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Solar panels line a field in the United States.(Credit: American Public Power Association)

PRINCETON, N.J. — When it comes to renewable energy, solar power is probably the most well known source around. As countries and power companies worldwide look at battling climate change, a new study finds climate change may already be affecting the future of solar energy. Researchers say global warming will likely bring more cloudy days to some areas, including regions counting on the sun’s power.

The Princeton University-based study is the first to look at how reliable solar energy will be on a day-to-day basis in a future impacted by climate change. Using satellite data and models on the climate emergency, researchers were able to project how much sunlight will reach the ground as the Earth’s atmosphere changes.

Climate change blocking out the sun

Global Warming Map
Hot, arid regions may see greater fluctuations in sunlight as the climate changes, the researchers reported. Researchers found that arid areas (pink) were more likely to experience a decrease in average solar radiation — and thus the reliability of solar power — in January (top) and July (bottom).
(Credit: Jun Yin, Nanjing University of Information Science and Technology)

The findings reveal higher surface temperatures will likely result in more moisture, aerosols, and particles in the atmosphere. These changes may cause an overall decrease in solar radiation breaking through and a higher number of cloudy days. This potential climate shift brings incredible uncertainty to areas considered key to the future of solar energy production. Two important locations which could be impacted are the American Southwest and Middle East.

“Our results could help in designing better solar power plants and optimizing storage while also avoiding the expansion of solar power capacity in areas where sunlight intermittency under future climate conditions may be too high to make solar reliable,” corresponding author Amilcare Porporato says in a university release.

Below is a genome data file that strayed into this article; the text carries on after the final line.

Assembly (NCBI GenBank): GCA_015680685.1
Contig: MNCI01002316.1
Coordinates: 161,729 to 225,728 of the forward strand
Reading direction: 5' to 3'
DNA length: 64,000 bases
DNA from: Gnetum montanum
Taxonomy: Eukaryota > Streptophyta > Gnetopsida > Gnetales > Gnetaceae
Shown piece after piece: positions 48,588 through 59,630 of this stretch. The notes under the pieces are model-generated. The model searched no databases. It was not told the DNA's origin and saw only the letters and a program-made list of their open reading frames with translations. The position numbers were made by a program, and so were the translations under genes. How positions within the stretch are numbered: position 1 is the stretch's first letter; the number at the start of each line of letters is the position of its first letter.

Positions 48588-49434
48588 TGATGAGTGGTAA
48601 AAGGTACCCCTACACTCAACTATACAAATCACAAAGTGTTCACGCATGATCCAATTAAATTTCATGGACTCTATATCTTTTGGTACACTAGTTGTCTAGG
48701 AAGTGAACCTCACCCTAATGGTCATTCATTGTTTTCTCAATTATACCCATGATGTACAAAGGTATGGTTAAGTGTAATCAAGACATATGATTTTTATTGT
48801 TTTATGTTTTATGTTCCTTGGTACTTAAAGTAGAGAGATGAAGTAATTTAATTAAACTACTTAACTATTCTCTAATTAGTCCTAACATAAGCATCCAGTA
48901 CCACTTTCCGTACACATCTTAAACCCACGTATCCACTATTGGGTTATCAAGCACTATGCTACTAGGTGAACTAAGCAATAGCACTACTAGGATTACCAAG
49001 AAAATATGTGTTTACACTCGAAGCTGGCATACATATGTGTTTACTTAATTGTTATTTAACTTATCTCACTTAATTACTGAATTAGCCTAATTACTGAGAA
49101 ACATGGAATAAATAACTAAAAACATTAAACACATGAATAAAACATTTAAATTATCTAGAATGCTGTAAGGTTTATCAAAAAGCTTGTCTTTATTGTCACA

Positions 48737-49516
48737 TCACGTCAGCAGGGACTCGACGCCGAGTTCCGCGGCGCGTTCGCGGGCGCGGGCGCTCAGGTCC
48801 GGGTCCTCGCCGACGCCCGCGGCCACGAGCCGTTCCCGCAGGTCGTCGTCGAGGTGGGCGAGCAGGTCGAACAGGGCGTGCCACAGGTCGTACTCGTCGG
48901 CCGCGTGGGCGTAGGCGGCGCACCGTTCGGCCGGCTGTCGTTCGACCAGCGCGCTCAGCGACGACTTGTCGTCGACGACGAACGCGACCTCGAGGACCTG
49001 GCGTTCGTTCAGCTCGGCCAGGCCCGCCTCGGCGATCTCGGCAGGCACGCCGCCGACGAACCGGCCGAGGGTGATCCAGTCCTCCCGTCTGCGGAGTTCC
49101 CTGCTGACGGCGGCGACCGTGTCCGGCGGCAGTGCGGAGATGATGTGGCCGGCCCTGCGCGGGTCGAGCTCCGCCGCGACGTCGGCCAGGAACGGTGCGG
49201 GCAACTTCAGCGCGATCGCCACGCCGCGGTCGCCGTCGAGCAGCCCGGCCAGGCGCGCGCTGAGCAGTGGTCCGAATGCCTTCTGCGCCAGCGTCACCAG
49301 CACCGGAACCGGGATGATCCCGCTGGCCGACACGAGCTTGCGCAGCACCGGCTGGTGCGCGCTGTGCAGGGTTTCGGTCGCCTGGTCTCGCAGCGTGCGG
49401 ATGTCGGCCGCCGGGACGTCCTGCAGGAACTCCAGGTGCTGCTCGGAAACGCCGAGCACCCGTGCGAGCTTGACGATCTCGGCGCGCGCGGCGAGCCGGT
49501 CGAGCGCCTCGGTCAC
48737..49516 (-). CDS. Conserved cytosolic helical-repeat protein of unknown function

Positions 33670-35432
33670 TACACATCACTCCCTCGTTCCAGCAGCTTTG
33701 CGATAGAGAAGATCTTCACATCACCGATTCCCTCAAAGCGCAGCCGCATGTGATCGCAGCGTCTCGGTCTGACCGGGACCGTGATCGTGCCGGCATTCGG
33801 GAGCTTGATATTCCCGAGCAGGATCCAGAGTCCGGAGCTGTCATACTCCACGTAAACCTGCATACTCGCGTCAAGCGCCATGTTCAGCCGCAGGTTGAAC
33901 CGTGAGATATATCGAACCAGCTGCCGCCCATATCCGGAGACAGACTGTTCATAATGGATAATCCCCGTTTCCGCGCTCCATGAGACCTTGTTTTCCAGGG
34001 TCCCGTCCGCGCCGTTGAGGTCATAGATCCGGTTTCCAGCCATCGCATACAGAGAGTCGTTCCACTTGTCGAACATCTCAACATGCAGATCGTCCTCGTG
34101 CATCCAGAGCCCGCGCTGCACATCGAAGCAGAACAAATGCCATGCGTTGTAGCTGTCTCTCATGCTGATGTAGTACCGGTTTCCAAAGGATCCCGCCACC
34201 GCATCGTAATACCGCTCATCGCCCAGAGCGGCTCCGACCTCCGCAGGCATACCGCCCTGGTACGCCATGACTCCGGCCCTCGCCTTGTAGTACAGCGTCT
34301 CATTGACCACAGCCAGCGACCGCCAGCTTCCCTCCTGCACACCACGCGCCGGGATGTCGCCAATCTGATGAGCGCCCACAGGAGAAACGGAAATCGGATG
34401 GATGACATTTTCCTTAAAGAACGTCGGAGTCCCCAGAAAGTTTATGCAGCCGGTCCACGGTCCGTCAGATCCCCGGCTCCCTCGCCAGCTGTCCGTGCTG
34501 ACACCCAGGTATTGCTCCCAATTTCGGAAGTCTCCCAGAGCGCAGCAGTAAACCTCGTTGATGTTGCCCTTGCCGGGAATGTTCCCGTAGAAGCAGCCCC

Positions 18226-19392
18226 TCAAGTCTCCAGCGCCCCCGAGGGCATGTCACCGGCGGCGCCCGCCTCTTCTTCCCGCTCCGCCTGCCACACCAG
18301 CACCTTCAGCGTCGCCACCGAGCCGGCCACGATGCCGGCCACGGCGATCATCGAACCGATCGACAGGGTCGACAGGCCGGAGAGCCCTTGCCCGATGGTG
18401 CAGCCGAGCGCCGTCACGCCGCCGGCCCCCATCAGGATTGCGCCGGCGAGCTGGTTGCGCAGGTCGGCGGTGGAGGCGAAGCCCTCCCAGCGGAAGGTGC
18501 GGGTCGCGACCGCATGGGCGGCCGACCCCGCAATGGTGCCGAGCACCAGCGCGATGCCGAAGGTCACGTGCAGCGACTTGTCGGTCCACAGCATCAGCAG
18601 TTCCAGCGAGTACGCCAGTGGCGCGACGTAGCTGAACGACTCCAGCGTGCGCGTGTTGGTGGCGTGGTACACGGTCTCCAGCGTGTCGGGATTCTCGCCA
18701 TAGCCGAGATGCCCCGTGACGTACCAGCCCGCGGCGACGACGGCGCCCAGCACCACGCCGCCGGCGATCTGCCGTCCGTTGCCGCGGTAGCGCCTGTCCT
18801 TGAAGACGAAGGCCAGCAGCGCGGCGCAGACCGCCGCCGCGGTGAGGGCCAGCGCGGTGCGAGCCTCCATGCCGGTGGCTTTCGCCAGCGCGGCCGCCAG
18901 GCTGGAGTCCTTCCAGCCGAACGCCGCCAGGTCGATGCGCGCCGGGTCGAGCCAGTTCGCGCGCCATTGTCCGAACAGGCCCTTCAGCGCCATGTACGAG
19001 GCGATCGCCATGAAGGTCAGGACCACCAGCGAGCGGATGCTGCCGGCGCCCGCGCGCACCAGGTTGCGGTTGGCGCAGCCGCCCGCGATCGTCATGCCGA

“To use an academic metaphor, in terms of solar power, semiarid places are now like students who get an A nearly every day,” Porporato adds. “Now, climate change is disturbing the usual dynamics of the atmosphere and the regularity of the solar radiation reaching the planet’s surface. We tried to quantify how much more often those A’s could become B’s, or even C’s, as a result.”

First author Jun Yin adds most studies on solar energy focus on the average levels of sunlight our planet receives. Their new report however, looked at how consistent solar activity is likely to be as conditions worsen.

“The novelty of our approach was to point out that in some places there is going to be more uncertainty in day-to-day variability,” the researcher from Nanjing University of Information Science and Technology explains.

Future solar power hot spots affected

Along with co-author Annalisa Molini, researchers made their calculations using similar models scientists use to highlight flood and drought risks. Researchers say a lower reliability of sunny days also has a link to growing irregularities of moisture in the air. For arid regions like the Middle East, higher temperatures can also mean dryer soil. When this happens, Porporato says greater amounts of dust can get kicked up into the air, further diminishing solar radiation. The team adds these changes are already being seen by climate observation networks.

In the American Southwest, the future impact is much less certain. Yin reports that some models show more solar radiation reaching Earth, but others find this region will also suffer from an inconsistent supply of sunlight as well.

“We hope that policymakers and people in the energy industry can take advantage of this information to more efficiently design and manage photovoltaic facilities,” says Yin.

“Our paper helps identify efficient solutions for different locations where intermittency could occur, but at an acceptable level. A variety of technologies such as power storage, or power-operation policies such as smart curtailment, load shaping or geographical dispersion, are promising solutions.”

The team is now planning to examine climate persistency, the number of consecutive sunny or cloudy days regions will see. They add this is an important factor for solar power plants determining their output.

The study appears in the journal Nature Communications.

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About Chris Melore

Chris Melore has been a writer, researcher, editor, and producer in the New York-area since 2006. He won a local Emmy award for his work in sports television in 2011.

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